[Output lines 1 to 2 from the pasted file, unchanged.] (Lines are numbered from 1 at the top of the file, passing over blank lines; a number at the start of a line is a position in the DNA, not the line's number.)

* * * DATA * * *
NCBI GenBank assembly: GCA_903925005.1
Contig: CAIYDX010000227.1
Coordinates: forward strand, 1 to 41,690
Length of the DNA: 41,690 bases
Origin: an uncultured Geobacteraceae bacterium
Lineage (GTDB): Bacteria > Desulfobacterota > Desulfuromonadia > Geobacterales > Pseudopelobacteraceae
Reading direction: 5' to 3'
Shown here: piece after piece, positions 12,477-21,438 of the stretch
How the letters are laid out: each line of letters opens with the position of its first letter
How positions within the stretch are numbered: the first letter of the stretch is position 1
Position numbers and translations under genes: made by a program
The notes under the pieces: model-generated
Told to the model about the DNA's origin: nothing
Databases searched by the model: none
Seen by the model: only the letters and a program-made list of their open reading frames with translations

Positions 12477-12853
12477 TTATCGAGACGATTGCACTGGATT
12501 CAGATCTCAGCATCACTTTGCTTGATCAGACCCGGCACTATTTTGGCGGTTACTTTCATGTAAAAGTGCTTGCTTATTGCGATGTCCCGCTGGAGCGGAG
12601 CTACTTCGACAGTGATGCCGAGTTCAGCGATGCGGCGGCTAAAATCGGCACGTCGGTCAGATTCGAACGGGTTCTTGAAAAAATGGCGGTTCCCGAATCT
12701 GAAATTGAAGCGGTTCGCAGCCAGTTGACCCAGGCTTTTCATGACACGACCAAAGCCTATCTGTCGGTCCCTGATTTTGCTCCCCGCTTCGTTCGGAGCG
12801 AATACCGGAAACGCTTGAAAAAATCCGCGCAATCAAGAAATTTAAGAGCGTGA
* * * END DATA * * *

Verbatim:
NCBI GenBank assembly: GCA_903925005.1
Contig: CAIYDX010000227.1